St. Laurent Project covers 4,170 hectares and is located in St. Laurent Township, Northern Ontario, 160 kilometres northeast of Timmins, 50 kilometres south of Detour Lake Mine and 20 kilometres southeast of Casa Berardi Mine.
Past shallow drilling at the St. Laurent Project identified disseminated multi-element sulphide mineralization across notable widths trending towards a large gabbro-hosted magnetic feature. The Ni-Cu-Co-Au-Pt-Pd zone is open along strike and at depth. This mineralized zone, importantly, is coincident with a strong 600-metre long EM anomaly.
Drilling to date has not yet intersected massive sulphides, and the EM anomaly has not yet been explained. The disseminated sulphide halo provides an important vector to guide our upcoming exploration work.
View all St. Laurent Diamond Drill Hole Compilation Table below.
Exploration Highlights and Analysis:
- In 1966, S. Gray, in association with Asarco Exploration, completed ground geophysics and 7 diamond drill holes (1,081 metres), from which disseminated sulphide assay results (for Ni and Cu only) were preserved for 3 holes:
Source: Ministry of Northern Development and Mines assessment report 32E05SE0004.
- In 1970, Asarco conducted ground geophysical surveys and geological mapping, followed by 4 diamond drill holes (411 metres) to test geophysical targets not associated with the area of the 1966 drilling, and for which assay results were not preserved.
- From 2004-2007, Eastmain Resources and Xstrata completed a series of airborne geophysical MegaTEM surveys. Using 200-metre line spacing, the surveys revealed a prominent 600-metre long EM anomaly, coincident with the 1966 diamond drilling. The EM anomaly is strong and plunging to the northeast, below detection limits of the survey, and terminates abruptly to the southwest. Laurent’s gabbro-hosted geological setting and exploration characteristics provide an analogue to the former gabbro-hosted Montcalm Ni-Cu-Co Mine adjacent to Pancon’s other Northern Ontario projects. For comparison, the EM anomaly associated with the former Montcalm Mine was approximately 200-metres long, and the actual Montcalm deposit was approximately 350-metres long.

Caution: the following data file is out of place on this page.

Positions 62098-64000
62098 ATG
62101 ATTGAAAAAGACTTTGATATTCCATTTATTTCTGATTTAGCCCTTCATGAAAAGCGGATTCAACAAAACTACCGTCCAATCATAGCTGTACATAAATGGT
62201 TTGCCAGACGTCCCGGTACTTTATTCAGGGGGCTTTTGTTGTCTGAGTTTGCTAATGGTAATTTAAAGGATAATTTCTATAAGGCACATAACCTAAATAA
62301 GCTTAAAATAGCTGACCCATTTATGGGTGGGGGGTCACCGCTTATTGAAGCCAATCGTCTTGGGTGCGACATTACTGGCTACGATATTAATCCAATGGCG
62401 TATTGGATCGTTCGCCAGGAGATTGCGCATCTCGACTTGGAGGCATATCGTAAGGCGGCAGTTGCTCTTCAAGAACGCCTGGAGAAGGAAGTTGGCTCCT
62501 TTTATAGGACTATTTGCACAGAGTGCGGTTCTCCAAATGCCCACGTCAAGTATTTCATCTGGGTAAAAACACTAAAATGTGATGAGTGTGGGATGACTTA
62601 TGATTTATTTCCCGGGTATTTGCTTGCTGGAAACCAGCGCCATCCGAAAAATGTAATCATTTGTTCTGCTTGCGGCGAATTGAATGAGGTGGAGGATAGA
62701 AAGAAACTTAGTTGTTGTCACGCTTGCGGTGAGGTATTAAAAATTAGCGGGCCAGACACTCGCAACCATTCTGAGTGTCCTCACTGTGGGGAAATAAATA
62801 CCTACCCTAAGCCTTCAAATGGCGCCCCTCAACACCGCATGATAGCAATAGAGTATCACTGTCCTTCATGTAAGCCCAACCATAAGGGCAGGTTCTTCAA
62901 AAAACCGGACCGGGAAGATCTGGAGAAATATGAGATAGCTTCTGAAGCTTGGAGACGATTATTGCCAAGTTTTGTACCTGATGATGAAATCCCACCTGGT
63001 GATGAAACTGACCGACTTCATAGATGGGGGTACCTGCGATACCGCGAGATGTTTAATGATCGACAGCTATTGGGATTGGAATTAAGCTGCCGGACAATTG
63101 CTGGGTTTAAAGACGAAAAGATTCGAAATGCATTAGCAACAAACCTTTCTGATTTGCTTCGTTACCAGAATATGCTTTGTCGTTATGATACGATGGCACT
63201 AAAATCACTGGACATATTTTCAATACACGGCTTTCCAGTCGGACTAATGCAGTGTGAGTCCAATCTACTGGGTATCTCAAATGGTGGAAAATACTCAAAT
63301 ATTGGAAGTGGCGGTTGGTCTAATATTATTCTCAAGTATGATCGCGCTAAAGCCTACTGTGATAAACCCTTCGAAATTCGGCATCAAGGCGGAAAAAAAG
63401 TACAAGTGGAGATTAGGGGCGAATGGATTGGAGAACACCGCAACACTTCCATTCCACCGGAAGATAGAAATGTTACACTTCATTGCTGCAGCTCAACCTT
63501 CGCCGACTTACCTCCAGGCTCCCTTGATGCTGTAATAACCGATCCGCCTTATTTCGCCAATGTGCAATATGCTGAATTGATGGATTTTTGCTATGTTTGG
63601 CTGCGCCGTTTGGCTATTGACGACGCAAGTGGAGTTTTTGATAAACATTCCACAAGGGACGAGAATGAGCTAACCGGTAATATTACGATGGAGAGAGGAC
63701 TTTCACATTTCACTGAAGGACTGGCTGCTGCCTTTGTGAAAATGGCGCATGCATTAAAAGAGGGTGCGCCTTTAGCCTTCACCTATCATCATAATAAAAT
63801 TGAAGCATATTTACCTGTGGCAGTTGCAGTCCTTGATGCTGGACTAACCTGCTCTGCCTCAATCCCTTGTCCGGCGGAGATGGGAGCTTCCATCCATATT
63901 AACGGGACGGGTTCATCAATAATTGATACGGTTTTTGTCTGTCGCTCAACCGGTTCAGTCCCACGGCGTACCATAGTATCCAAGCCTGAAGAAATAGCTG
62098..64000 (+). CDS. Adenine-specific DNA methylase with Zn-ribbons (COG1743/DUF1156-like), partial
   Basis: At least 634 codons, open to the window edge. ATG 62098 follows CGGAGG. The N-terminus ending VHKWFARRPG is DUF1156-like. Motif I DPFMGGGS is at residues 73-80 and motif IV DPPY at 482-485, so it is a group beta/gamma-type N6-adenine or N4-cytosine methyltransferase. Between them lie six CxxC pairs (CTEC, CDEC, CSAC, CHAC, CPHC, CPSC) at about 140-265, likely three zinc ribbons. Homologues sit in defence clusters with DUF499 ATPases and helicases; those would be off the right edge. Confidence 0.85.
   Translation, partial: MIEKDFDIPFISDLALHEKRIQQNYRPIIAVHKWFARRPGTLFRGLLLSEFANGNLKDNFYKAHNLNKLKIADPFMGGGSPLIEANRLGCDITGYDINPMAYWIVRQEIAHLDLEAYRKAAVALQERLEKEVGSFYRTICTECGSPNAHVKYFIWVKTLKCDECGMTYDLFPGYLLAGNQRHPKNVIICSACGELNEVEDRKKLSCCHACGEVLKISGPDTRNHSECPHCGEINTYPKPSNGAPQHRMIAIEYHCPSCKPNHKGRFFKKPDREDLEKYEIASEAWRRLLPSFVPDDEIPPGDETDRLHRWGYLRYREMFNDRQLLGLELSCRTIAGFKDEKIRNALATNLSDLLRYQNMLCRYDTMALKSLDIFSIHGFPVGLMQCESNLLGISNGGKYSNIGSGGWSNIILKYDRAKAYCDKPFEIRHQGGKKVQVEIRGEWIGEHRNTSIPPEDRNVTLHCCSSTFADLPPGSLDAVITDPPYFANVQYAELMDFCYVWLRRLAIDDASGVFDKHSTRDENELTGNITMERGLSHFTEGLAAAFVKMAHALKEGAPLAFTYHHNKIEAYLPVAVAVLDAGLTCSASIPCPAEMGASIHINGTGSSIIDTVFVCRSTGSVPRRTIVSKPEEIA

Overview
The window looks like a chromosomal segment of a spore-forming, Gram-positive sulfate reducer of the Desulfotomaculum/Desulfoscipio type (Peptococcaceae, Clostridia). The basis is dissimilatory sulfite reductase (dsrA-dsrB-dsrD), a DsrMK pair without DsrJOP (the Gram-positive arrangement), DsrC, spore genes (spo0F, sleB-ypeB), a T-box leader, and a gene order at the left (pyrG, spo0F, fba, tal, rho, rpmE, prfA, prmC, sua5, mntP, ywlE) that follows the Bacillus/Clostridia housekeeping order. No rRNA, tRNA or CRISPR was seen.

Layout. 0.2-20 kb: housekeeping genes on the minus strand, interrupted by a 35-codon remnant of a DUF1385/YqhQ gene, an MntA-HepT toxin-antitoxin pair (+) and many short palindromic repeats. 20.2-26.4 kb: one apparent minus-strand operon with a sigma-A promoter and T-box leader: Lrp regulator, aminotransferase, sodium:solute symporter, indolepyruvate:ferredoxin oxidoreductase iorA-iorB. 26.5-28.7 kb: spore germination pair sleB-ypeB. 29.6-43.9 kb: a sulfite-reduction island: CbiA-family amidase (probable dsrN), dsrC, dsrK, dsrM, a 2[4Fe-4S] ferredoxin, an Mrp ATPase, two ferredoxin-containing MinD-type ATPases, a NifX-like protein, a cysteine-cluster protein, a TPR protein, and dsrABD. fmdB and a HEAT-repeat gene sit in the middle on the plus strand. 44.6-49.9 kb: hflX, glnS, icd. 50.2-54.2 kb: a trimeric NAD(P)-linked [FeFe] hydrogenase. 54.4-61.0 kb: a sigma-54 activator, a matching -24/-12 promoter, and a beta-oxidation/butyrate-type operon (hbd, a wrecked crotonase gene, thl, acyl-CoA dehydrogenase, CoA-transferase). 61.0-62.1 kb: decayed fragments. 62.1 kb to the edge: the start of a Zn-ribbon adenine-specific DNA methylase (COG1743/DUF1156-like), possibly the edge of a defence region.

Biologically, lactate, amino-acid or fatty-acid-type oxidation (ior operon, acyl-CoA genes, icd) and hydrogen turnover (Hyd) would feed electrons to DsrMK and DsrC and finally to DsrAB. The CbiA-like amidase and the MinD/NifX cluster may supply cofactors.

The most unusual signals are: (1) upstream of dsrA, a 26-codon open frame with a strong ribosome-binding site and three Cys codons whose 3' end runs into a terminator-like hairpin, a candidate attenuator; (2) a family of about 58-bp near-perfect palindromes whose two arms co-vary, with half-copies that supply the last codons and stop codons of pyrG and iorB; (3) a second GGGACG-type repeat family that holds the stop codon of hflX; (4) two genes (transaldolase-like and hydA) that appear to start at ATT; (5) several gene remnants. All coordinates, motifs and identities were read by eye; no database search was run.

- In 2008, Eastmain and Falconbridge completed 3 diamond drill holes (604 metres) to test St. Laurent’s prominent EM anomaly. All 3 holes intersected a wide halo zone of highly anomalous disseminated low grade Ni-Cu-Co-Au-Pt-Pd mineralization. The source of the prominent EM anomaly has not yet been explained. Assay results as reported by Eastmain averaged:
|DDH||From (m)||To (m)||Width (m)||Ni%||Cu%||Co (ppm)||Au-Pt-Pd (ppb)|
Source: Ministry of Northern Development and Mines assessment report 20006295.
- Ni-Cu-Co sulphide deposits may consist of massive, semi-massive and net-textured lenses with disseminated halos. Such halos can provide good exploration vectors to target massive sulphides. The Project’s strong airborne EM anomaly is a conductive feature that is positioned coincident with the non-conductive disseminated mineralization. The sulphur content from the assayed Eastmain mineralized zones are relatively low, which is expected with disseminated sulphides. Projected to massive sulphides of approximately 35% S, St. Laurent’s Ni grade could potentially be 4.8% and the Co grade could potentially be 0.2%, which are comparable massive sulphide grades found at the former Montcalm Mine. Calculating Ni and Co tenor to 100% sulphide is a common practice in Ni-Cu-Co exploration to determine potential economic possibilities of nickel sulphide mineralization.
- Eastmain’s 2008 exploration report states: “drilling has indicated that the mineralization is open in all directions, and therefore a more aggressive drill program should be undertaken on the claim block.”
- The Project’s mineralized zones have an associated geochemical anomaly, providing a cost-effective exploration tool in addition to drilling.